Film, TV credits roll differently under proposed legislation

A bill backed by Rep. Paul Stam, R-Wake, would change a tax credit North Carolina provides to film and television production companies by insisting that they make money in the state before getting any credits.

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Renee Chou
WILMINGTON, N.C. — A bill backed by Rep. Paul Stam, R-Wake, would change a tax credit North Carolina provides to film and television production companies by insisting that they make money in the state before getting any credits.

Films, television shows and commercials that spend more than $250,000 in North Carolina are eligible for a tax credit worth 25 percent of what they spend in the state, up to a maximum of $20 million.

In 2011, various productions spent $220 million in the state, creating 3,300 crew positions, but a study by the Fiscal Research Division of the General Assembly attributes only 55 to 70 of those jobs to the presence of the tax credit.

By comparison, cutting business taxes by the same $30.3 million claimed under the credit in 2011 would have created 370 to 450 jobs, according to the study.

The study also notes that, unlike most tax credits offered by North Carolina, the film production credit isn't capped by a company's overall tax liability. In some cases, the state has cut checks to refund the amount of the tax credit to companies that don't owe any state taxes.

"There is little to restrain the potential growth of this tax expenditure," the study states.

Projections from the Department of Revenue show that the state paid out more than $45 million for the credit last year, when film and television productions spent a record $376 million in North Carolina and created 4,100 crew positions.

House Bill 994 addresses this portion of the credit by eliminating any refunds. Once a company has used up its state tax liability through the credit, it wouldn't receive any more money.

Stam called the refunds "welfare checks to Hollywood," noting that he has learned that movie producers have started structuring their business to maximize the tax credit and then run all other expenses through non-taxed entities.

"We have been had," he said in an email to WRAL News, adding that his bill gives producers "an incentive to earn their income here."

Film industry boosters fear that movie-making would fade to black in North Carolina without the tax credit.

"The North Carolina tax incentives that we have are very competitive right now in recruiting the industry, so that’s another selling point that we have," said Johnny Griffin, director of the Wilmington Regional Film Commission.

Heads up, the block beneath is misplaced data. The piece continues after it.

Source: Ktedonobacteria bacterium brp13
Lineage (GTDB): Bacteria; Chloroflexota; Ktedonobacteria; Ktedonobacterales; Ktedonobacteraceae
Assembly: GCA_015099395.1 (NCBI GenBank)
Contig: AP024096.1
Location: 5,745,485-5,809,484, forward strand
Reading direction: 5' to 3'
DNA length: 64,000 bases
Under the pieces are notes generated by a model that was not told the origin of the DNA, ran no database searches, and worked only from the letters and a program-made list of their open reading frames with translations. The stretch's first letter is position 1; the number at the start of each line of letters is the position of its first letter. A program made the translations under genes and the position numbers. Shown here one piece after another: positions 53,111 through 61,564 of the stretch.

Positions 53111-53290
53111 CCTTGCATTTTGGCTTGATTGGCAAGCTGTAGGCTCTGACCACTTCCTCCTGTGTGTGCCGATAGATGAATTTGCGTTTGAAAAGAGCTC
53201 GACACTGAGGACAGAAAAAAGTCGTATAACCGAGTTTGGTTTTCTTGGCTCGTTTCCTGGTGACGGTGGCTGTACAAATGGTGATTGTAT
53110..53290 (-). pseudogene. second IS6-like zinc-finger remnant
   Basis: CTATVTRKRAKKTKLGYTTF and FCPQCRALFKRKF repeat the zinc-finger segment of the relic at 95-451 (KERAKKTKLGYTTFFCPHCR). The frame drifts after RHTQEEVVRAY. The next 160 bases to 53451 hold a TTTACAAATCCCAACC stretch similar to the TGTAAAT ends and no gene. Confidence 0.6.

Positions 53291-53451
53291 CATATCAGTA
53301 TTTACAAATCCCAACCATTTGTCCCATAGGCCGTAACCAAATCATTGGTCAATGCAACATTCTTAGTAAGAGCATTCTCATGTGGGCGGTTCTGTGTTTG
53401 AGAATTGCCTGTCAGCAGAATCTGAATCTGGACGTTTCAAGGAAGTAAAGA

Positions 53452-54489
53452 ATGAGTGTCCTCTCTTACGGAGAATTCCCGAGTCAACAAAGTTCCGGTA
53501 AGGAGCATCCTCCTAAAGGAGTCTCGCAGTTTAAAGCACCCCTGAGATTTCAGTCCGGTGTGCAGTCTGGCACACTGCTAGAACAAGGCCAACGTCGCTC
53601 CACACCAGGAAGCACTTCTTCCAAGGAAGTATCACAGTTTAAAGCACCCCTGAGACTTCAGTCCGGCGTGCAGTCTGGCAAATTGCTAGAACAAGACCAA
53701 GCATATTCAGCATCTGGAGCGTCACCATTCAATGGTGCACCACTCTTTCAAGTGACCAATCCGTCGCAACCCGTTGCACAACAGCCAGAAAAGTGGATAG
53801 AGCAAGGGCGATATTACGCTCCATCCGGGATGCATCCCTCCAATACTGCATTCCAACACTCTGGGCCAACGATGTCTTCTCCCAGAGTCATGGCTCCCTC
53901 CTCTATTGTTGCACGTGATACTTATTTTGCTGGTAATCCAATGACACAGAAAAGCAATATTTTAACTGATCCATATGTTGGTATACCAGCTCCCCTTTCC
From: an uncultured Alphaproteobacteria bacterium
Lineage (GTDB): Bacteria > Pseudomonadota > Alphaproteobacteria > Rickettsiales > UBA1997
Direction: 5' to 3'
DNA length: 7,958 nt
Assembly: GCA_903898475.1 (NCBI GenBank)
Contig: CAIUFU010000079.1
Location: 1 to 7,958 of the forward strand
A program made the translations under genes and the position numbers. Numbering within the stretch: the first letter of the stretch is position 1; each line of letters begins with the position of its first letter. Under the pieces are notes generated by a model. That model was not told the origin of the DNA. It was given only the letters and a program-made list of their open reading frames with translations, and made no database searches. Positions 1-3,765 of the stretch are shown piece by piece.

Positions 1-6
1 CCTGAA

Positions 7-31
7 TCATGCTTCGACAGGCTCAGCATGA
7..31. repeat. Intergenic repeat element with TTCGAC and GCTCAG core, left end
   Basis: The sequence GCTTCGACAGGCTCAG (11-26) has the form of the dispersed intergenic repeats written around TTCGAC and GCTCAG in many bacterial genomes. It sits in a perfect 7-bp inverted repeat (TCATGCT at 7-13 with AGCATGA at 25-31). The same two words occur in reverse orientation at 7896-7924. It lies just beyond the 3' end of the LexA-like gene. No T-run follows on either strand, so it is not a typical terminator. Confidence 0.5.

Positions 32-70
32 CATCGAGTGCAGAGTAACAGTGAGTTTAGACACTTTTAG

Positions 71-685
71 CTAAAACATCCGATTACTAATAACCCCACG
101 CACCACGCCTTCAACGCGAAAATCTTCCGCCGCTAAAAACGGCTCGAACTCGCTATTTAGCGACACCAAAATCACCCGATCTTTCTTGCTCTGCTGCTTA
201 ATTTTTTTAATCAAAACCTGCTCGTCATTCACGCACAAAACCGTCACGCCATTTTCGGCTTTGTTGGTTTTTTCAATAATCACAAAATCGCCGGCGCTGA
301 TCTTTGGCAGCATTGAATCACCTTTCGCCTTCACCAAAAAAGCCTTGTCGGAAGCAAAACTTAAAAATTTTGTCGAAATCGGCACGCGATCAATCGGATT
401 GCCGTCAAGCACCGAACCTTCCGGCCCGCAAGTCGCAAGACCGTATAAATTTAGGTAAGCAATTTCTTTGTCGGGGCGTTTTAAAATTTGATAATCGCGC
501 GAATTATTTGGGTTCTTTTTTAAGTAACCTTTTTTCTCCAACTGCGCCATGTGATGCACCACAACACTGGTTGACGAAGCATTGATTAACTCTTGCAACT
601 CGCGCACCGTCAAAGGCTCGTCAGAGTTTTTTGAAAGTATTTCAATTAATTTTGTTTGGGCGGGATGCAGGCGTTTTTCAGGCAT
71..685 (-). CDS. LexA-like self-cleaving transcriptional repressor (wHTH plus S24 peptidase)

Griffin also pitches the 30 years of experience and the talents of crew members at EUE/Screen Gem Studios in Wilmington.

"What we play very well here is sort of what our industry refers to as 'Anywhere USA,'" he said.

CBS is shooting its new series "Under the Dome," about a town sealed off by a mysterious, transparent force field, in Wilmington. It's one of 11 productions currently filming in Wilmington, Charlotte and western North Carolina.

Griffin said the film industry's economic impact on North Carolina goes beyond employing hundreds of highly skilled film professionals and having Hollywood actors staying in hotels, renting cars and eating in town. Much of what's on the sets comes from local businesses, from the clothes the actors wear to furnishings for the sets to the cars, trucks and burning plane parts.

"They probably spend more money with local small businesses than any other industry," he said. "Plain and simple, it's jobs the industry creates – money they spend on local companies in the area."

Richard White, a Clayton native who is second assistant director on "Under the Dome," agrees that the tax credits have been a boon for the film and TV industry in the state.

"The past few years, there wasn’t a lot of work in North Carolina. Now, with the incentives, it’s picked back up, so (there are) more opportunities for us to work at home," White said.

"We know they're creating jobs because, last year, I was working in Los Angeles, and now, because of this show, I'm working at home," he said. "I can stay here and spend my money here and stay close to family and things like that. So, it's actually keeping businesses and jobs here in North Carolina, so that's great."

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